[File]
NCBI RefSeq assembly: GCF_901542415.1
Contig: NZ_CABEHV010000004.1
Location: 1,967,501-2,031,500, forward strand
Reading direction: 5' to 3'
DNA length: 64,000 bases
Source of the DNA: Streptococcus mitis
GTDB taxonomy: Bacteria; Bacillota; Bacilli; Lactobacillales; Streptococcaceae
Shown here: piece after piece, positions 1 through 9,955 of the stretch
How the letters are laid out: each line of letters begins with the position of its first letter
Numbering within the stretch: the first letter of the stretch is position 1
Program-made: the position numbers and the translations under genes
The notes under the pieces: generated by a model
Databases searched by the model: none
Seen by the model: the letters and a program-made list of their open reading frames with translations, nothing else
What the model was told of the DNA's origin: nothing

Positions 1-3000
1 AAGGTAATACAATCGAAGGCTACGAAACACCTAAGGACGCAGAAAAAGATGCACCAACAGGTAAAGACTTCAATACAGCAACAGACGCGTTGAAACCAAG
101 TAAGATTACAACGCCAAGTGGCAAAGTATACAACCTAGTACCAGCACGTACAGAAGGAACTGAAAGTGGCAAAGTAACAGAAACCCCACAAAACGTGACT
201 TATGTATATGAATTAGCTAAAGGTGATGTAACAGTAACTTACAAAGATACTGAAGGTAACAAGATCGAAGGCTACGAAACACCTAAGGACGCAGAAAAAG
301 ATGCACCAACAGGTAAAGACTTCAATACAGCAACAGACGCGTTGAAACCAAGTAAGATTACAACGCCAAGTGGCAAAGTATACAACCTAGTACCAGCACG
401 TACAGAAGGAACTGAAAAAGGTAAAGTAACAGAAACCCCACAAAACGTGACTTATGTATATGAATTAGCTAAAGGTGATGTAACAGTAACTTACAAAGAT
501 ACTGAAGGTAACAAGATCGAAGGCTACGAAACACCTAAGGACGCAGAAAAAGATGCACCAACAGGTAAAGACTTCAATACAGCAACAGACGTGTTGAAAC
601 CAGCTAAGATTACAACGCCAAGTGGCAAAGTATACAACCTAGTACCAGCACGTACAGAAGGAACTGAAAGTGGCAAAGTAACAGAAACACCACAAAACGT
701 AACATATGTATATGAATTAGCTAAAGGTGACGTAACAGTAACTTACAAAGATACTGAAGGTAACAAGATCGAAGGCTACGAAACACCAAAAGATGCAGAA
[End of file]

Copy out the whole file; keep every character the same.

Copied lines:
NCBI RefSeq assembly: GCF_901542415.1
Contig: NZ_CABEHV010000004.1
Location: 1,967,501-2,031,500, forward strand
Reading direction: 5' to 3'
DNA length: 64,000 bases
Source of the DNA: Streptococcus mitis
GTDB taxonomy: Bacteria; Bacillota; Bacilli; Lactobacillales; Streptococcaceae
Shown here: piece after piece, positions 1 through 9,955 of the stretch
How the letters are laid out: each line of letters begins with the position of its first letter
Numbering within the stretch: the first letter of the stretch is position 1
Program-made: the position numbers and the translations under genes
The notes under the pieces: generated by a model
Databases searched by the model: none
Seen by the model: the letters and a program-made list of their open reading frames with translations, nothing else
What the model was told of the DNA's origin: nothing

Positions 1-3000
1 AAGGTAATACAATCGAAGGCTACGAAACACCTAAGGACGCAGAAAAAGATGCACCAACAGGTAAAGACTTCAATACAGCAACAGACGCGTTGAAACCAAG
101 TAAGATTACAACGCCAAGTGGCAAAGTATACAACCTAGTACCAGCACGTACAGAAGGAACTGAAAGTGGCAAAGTAACAGAAACCCCACAAAACGTGACT
201 TATGTATATGAATTAGCTAAAGGTGATGTAACAGTAACTTACAAAGATACTGAAGGTAACAAGATCGAAGGCTACGAAACACCTAAGGACGCAGAAAAAG
301 ATGCACCAACAGGTAAAGACTTCAATACAGCAACAGACGCGTTGAAACCAAGTAAGATTACAACGCCAAGTGGCAAAGTATACAACCTAGTACCAGCACG
401 TACAGAAGGAACTGAAAAAGGTAAAGTAACAGAAACCCCACAAAACGTGACTTATGTATATGAATTAGCTAAAGGTGATGTAACAGTAACTTACAAAGAT
501 ACTGAAGGTAACAAGATCGAAGGCTACGAAACACCTAAGGACGCAGAAAAAGATGCACCAACAGGTAAAGACTTCAATACAGCAACAGACGTGTTGAAAC
601 CAGCTAAGATTACAACGCCAAGTGGCAAAGTATACAACCTAGTACCAGCACGTACAGAAGGAACTGAAAGTGGCAAAGTAACAGAAACACCACAAAACGT
701 AACATATGTATATGAATTAGCTAAAGGTGACGTAACAGTAACTTACAAAGATACTGAAGGTAACAAGATCGAAGGCTACGAAACACCAAAAGATGCAGAA